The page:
Joi Walls is in her third year of dental school and already knows what kind of dentist she wants to be: one who is personable, skilled and confident. That’s because even she knows that going to the dentist can be scary or intimidating for some patients.
“It makes me feel amazing to know that my patients trust me,” Walls told In The Know. “It makes me feel like what I’m doing is the right choice for me.”
The 24-year-old is enrolled at the School of Dentistry at the University of Texas Health Science Center at San Antonio — not too far from Houston, where she was born and raised.
“My father being a dentist and growing up in his office definitely had a huge impact on my choice to pursue dentistry,” she explained. “It’s been amazing to have my dad as a sounding board and just the support that I really need while I’m here.”
That support system is very necessary to Walls, who dubbed dental school as “not for the weak.” This is the first year where Walls is allowed to see patients or diagnose and treat dental problems — which is certainly a different type of pressure than taking exams or writing papers.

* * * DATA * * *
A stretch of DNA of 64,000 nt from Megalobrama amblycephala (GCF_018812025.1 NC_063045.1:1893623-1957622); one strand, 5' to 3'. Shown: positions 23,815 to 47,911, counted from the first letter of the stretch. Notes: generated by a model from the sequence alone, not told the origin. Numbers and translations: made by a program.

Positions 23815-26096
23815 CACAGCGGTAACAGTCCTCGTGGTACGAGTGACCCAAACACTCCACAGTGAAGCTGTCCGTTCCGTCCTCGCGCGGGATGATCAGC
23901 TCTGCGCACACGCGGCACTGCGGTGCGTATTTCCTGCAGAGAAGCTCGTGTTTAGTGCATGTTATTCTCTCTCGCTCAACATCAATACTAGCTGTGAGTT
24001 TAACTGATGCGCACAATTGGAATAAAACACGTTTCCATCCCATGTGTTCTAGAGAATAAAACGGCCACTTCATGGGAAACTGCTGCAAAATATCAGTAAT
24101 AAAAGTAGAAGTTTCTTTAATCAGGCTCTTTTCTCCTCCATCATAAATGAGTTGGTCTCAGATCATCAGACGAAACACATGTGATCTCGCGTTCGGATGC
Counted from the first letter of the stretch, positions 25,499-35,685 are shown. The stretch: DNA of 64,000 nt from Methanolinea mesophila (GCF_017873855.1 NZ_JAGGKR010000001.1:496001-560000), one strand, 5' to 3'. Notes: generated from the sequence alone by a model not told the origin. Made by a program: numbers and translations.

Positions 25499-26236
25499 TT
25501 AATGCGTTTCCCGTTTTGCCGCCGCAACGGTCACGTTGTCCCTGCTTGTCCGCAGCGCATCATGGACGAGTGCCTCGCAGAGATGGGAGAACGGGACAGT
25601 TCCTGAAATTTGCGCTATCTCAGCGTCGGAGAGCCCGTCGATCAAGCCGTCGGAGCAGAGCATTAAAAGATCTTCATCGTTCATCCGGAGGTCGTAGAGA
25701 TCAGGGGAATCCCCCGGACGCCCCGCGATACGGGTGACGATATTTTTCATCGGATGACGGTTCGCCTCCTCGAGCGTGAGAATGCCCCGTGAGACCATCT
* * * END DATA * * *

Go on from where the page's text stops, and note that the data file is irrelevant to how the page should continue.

“Doing your first filing or your first scaling and root planing, you have that experience under your belt,” she said. “So, during the next one, it doesn’t feel so scary.”
As Walls has built up her skills working with patients, what she’s excited about next is ushering in the next generation of young, Black dentists.
“I think it’s less than 3 percent of all dentists in the U.S. are Black,” Walls said. “But growing up, I had a Black dentist. It’s easy to believe you can do it when you see it.”
Walls’ estimate is spot-on. According to the most recent data from the American Dental Association, Black dentists made up just 3.7 percent of the profession.
Dentistry is a field that can impact a person’s self-esteem and quality of life, so Walls takes her job very seriously.
“It makes all these years in school worth it,” she said.
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